Improve Your Credit Rating
The better the credit rating, the higher the chance of getting a better rate. Average or even poor credit ratings can greatly reduce choice of lender and impact on the rates.
Use Credit Cards Little & Often
Using credit on a regular basis and responsibly is key to building your score. Keeping your credit card active, by spending small amounts and paying your bill off each month, makes you appear more attractive to lenders and can help boost your score. This is because it shows you can reliably pay back any monies you borrow.
Keeping Credit Utilisation Low
Your credit utilisation is a percentage of the total credit limit you are using. It will have an impact on your credit score. Lenders see high credit utilisation as a sign you may be experiencing financial difficulties or you are relying on credit – so it is a strong indicator of lending risk. High credit utilisation can have a negative impact on your credit score and mean lenders might be reluctant to lend you money. A rough rule of thumb is to aim for no more than 50% of your available credit. This applies to 50% of each individual account and your total credit utilisation ratio.
Fix Mistakes on your Credit File
Your credit score is based on the information held in your credit report. If this information isn't accurate (e.g. an account appearing as 'open' when it is 'closed') then your credit score won't be either. This could mean your score is lower than it should be. By checking your credit report regularly, you can spot (and fix) any mistakes, which can help boost your credit score.
Electoral roll - Being Traceable
Getting on the electoral roll (also known as the electoral register) can help improve the way you're viewed by lenders, and boost your chances of getting accepted for credit. This is because credit reference agencies are able to verify who you are, which is one of the most important tips we can give to anyone applying for mortgage. Many people move house and forget to update the electrol register. If your from Northern Ireland you can register online instantly Electrol role for Northern Ireland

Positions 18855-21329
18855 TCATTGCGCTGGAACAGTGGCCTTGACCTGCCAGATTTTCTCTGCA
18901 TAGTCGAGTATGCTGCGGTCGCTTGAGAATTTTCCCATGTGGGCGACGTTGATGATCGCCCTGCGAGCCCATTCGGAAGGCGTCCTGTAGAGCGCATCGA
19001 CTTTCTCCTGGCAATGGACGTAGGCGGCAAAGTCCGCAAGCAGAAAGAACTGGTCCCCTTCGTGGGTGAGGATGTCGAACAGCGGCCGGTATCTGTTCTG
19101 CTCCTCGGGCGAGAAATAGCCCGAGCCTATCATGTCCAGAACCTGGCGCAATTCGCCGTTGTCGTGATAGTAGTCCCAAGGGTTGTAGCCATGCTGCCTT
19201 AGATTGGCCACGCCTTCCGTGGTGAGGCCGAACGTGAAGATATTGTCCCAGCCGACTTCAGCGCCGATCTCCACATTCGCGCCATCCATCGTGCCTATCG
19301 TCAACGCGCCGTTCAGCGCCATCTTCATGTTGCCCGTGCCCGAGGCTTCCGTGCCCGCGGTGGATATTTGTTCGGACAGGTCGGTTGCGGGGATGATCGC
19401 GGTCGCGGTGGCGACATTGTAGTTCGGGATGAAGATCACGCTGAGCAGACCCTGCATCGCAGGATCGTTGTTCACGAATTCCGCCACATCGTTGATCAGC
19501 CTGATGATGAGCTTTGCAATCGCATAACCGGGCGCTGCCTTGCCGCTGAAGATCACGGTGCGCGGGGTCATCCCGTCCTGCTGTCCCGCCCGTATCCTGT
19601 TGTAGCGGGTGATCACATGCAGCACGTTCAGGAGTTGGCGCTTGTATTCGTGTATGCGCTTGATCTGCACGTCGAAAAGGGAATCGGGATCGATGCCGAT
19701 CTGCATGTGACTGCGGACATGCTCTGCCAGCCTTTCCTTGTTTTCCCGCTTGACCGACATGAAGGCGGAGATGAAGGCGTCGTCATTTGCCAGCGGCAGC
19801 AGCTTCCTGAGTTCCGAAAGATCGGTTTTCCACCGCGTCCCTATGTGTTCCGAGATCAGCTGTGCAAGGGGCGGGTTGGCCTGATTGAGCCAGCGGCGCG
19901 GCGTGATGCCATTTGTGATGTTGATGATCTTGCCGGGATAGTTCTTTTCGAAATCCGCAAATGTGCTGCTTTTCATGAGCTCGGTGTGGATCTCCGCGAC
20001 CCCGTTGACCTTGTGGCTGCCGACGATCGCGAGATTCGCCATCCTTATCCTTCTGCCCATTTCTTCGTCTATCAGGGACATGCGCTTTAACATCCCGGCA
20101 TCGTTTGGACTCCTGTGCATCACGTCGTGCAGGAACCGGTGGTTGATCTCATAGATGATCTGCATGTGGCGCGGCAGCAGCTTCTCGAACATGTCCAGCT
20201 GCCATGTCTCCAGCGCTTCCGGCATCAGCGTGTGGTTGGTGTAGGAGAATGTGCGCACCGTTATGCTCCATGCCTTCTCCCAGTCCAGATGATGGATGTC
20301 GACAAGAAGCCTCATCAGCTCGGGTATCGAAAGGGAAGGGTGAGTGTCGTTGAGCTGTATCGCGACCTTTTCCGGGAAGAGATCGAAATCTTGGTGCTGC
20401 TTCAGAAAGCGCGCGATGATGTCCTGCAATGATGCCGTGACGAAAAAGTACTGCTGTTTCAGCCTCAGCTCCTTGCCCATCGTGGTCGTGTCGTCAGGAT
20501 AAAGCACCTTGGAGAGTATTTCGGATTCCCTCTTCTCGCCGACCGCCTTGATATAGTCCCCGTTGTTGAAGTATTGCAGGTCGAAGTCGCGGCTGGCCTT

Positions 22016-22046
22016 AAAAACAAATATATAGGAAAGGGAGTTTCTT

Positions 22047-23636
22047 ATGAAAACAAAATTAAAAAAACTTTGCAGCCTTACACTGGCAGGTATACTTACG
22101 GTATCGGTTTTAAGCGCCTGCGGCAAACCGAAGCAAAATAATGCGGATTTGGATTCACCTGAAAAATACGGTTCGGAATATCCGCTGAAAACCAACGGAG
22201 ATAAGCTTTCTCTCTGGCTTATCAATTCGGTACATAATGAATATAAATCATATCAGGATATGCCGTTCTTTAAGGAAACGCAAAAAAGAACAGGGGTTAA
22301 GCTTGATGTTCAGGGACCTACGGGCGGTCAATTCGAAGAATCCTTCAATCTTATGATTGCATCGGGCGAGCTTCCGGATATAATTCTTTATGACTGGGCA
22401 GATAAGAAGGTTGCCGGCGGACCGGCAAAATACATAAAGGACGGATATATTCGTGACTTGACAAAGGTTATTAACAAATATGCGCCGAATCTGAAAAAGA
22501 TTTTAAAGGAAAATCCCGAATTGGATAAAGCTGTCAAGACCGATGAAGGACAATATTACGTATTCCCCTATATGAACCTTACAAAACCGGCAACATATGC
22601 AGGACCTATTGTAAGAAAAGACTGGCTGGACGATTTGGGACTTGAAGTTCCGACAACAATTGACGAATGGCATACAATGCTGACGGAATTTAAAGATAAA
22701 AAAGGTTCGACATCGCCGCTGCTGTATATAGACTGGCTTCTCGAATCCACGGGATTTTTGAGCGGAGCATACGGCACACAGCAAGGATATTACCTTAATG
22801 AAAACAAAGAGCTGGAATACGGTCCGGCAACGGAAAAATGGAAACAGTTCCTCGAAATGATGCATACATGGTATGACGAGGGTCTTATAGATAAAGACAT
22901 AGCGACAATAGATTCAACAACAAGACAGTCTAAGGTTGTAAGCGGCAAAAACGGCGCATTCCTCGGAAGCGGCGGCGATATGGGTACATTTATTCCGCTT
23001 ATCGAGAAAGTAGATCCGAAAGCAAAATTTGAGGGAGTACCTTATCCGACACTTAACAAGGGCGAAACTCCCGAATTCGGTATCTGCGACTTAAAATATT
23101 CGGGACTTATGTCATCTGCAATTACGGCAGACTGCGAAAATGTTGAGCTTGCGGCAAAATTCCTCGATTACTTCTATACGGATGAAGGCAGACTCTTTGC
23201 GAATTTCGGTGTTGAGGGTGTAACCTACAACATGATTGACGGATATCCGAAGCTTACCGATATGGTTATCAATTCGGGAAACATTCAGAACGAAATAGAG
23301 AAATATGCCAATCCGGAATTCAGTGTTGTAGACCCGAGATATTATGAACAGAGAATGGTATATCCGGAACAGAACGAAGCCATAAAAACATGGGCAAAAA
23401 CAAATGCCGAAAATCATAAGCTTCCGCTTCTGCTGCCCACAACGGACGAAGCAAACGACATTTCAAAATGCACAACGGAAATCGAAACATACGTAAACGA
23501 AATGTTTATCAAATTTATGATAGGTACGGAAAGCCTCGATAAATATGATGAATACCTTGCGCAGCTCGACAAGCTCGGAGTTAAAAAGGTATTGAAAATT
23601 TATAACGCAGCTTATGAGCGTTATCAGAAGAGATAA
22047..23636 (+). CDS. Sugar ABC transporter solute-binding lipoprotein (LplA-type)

Don’t Apply For Too Much Credit
Bear in mind that taking out a consolidation loan or a 0% balance transfer credit card, or applying for a higher limit on an existing credit card, will all involve a ‘hard search’ on your credit report. This can negatively affect your credit score, particularly if you have applied for several products within a short space of time. Why not check your credit report before you book an appointment.
We have a team of mortgage advisers in our 19 branches that cover all of Northern Ireland so you can be sure there will be one local to you to give you the right advice. We can check your eligibility against the lenders’ criteria to maximise your chances of a smooth application process. Whether you’re a first time buyer, moving home or simply looking for the best re-mortgage deal, we have access to an unrestricted range of lenders that can unlock the door to 1000’s of mortgage deals from local and national lenders alike.
Looking After Your Bills
Forgetting to pay bills can damage your credit score as it suggests to lenders that you struggle to manage your credit. This can be easily avoided, if you set up Direct Debit's for your utilities and other bills, ensuring credit card payments are set up to make at least the minimum monthly payment. This one easy step could help enhance your credit score. Utility bills such as gas, electric and phone bills are all an active form of credit. They show lenders that you can manage your bills reliably, if they are paid on time of course! However if you are co-habiting and all of the bills are in one name only, it may be worth considering putting some of these utilities in the other person’s name. That way it gives a lender a picture of you both and should help with your respective credit scores.
Fraud - Be Vigilant!
Identity fraud is becoming an increasing problem. If you fall victim, this could potentially damage your credit score, as you may become responsible for the credit actions of someone else. Checking your credit report regularly will help you spot the signs of financial crime.
As soon as you believe you are a victim of financial fraud, you can take the necessary steps to resolve this and repair your credit file. Visit Action Fraud for information on reporting, spotting and preventing fraudulent activity.